This is a reprint of an article that appeared in SOURCES
(Mar/Apr. 1990, p. 53), extracted from the author's post to
the Rec.SCUBA UseNet.. This material is copyrighted and all
rights are retained by the author. This material is made available
as a service to the diving community by the author and may be
distributed for any non-commercial or Not-For-Profit use.
I met Dan at a meeting of a university science fiction discussion
group. I was in graduate school at the time. Even though he
was older than I, he was still an undergraduate. We became friends.
When he became a scuba instructor, I was in his first class
and my C-card was the first that he ever signed. We became dive
buddies and shared many hours underwater. I learned my passion
for diving from him.
You must understand that my becoming a scuba diver was not
an easy thing. When I was four years old my mother threw me
into an irrigation ditch to frighten me. Her intend was to scare
me so that I would not play near the water. She was, after all,
concerned for my safety. Instead, she taught me terror; for
more than thirty years I had nightmares about the shining layer
of water, the pull of the current, and the inability to breathe
in that cold dark water. Dan knew of my problem and convinced
me that learning to scuba dive would help me conquer my fears.
I barely passed the swim qualifier. (Later, I learned that the
reason swimming had been so exhausting was because I was too
terrified to breathe... I could only swim until I had reached
the limit of my anaerobic capacity.) Dan worked with me and
taught me to dive. He was a gifted and patient instructor.
Eventually my nightmares ended. For me, obtaining that first
C-card was more difficult than getting my doctorate in biochemistry.
Dan developed a problem. He became 60 pounds overweight. He
smoked 4 packs of cigarettes a day. He got no real exercise.
He lived on strong coffee, fast food burgers and doughnuts.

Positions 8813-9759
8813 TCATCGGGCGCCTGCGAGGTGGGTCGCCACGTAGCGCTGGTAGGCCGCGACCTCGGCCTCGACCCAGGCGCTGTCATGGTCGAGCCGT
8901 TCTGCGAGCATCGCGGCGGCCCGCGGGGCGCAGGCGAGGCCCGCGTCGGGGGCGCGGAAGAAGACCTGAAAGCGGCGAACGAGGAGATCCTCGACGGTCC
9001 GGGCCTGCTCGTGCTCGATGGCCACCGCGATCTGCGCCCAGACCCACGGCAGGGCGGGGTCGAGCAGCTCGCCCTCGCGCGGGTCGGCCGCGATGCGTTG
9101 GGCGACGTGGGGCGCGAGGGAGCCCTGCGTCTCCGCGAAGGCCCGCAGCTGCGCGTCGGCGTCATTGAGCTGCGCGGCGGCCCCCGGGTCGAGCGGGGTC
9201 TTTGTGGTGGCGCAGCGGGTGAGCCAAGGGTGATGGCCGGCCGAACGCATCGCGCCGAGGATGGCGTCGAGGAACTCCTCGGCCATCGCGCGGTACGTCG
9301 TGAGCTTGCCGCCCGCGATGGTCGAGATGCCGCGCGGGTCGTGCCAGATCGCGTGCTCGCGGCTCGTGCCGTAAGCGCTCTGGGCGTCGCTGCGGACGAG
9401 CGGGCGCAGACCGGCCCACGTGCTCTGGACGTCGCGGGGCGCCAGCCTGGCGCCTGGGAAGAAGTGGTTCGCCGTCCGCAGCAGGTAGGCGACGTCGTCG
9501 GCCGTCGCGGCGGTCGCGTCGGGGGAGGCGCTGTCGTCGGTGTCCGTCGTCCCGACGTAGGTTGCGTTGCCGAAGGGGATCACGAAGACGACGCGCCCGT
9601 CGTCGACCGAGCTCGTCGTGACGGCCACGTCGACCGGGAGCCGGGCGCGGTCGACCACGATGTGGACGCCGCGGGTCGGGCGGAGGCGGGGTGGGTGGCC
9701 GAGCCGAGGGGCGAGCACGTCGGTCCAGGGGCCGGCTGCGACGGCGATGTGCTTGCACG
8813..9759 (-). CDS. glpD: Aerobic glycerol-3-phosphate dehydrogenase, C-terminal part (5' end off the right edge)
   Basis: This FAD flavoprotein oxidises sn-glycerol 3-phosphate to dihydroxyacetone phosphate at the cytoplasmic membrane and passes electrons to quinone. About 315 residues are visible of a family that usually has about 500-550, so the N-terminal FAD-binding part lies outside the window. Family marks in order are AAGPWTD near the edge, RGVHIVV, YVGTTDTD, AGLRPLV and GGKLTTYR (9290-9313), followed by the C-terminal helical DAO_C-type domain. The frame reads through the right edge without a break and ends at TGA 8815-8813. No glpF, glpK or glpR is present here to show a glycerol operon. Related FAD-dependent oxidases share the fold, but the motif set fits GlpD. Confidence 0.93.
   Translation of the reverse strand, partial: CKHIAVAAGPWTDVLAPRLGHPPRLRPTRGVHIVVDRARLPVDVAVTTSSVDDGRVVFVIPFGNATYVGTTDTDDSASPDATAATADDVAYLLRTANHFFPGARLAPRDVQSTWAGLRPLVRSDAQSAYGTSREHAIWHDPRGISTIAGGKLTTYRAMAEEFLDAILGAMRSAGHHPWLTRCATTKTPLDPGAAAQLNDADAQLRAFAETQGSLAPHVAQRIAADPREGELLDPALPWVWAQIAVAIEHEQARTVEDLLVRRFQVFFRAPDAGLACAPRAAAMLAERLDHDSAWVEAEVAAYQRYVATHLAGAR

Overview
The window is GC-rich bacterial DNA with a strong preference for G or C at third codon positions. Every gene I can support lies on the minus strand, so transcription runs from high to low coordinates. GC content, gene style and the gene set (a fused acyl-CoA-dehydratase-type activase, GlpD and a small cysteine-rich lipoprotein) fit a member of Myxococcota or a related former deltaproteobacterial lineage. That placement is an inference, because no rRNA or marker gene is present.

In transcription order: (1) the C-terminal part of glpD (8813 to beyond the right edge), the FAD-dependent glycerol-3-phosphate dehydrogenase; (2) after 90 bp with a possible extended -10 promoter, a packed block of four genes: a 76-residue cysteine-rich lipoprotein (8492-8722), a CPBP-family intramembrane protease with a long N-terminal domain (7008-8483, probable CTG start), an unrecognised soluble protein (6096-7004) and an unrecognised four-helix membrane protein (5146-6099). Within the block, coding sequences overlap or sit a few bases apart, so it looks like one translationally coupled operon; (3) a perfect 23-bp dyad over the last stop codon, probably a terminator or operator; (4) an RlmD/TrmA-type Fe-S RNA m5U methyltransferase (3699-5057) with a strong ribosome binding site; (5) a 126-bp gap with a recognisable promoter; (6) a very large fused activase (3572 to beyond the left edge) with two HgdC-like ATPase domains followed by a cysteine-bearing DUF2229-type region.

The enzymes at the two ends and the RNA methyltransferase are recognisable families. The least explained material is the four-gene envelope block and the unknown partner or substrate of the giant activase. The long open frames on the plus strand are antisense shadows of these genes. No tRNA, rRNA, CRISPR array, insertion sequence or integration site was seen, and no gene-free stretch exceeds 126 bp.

His father had died of a heart attack. I used to kid him about
being a "heart attack, waiting to happen." He would tell me
that he was an ex-marine and he would therefore die from a bullet
wound. He added, of course, that the bullet would come from
an irate husband.
Dan had his first heart attack while helping others teach
a non-NAUI advanced scuba class in intense current. The group
had come to shore and had noticed that Dan was missing. No one
was concerned because Dan was very skilled in the water and
everyone knew that nothing could ever happen to him. (In the
hospital, later, Dan recalled that he was paralyzed from the
waist down and that he had reached the surface by pulling himself
hand-over- hand along the cable that had been laid to assist
divers in moving against the intense current. It had been a
superhuman effort.) Upon reaching the shore, Dan had collapsed.
Dan was helping teach for a non-NAUI group that did not, at
that time, require its instructors to have first aid, CPR, lifesaving
or dive rescue training. (As a matter of fact, I had often
heard the instructor on site tell students not to bother with
CPR because it would never be needed in diving. You see, diving
accidents are rare.) Dan was the only instructor on site with
CPR training. This group did not carry oxygen and did not, at
that time, believe in emergency preparations. There was no emergency
action plan. My friend was ten minutes from a hospital. Yet,
he lay on the beach for more than 50 minutes, bathed in his
own excrement because no one knew how to get help! Eventually,
some other divers realized what was happening and they gave
my friend oxygen while he drifted in and out of consciousness.
Their C.B. radio was used to call for assistance. Eventually
Dan made it to an emergency room.
In the hospital, he regained consciousness. He asked for a
science fiction book to read. I am told that he wanted the attending
physician to tell those who were on the accident scene (I was
not) that they had passed their rescue unit because he was still
alive. He then asked how long he would be in the hospital. When
he was told that he would be there five weeks, his response
was, "Great, the Belize trip is in six weeks, I can
Eighteen hours later, my friend had his second heart attack
and he died. He was 37 years old.
To those who say that there is no room for excellence; that
mediocrity is acceptable in those who teach your loved ones
to dive, I say, "remember my friend Dan."
To those who say that there is no need for emergency preparations;
that 100& oxygen is not needed on a dive site, I say, "remember
my friend Dan."
To those who say we must remove the "meat" (water skills
and knowledge of dive fundamentals ) from our basic classes
to better "package our sport" so that it is more "marketable",
I say, "remember my friend Dan."
To those who say, "It can never happen to me!" I say, "remember
my friend Dan."
Dan made that trip to Belize. His ashes are scattered on a
Please, remember my friend Dan!
About The Author:
Larry "Harris" Taylor, Ph.D. is a biochemist and scuba
instructor at the University of Michigan. He has authored more
than 100 scuba related articles. His personal dive library (See
Alert Diver, Mar/Apr, 1997, p. 54) is considered by many as
one of the best recreational sources of information in North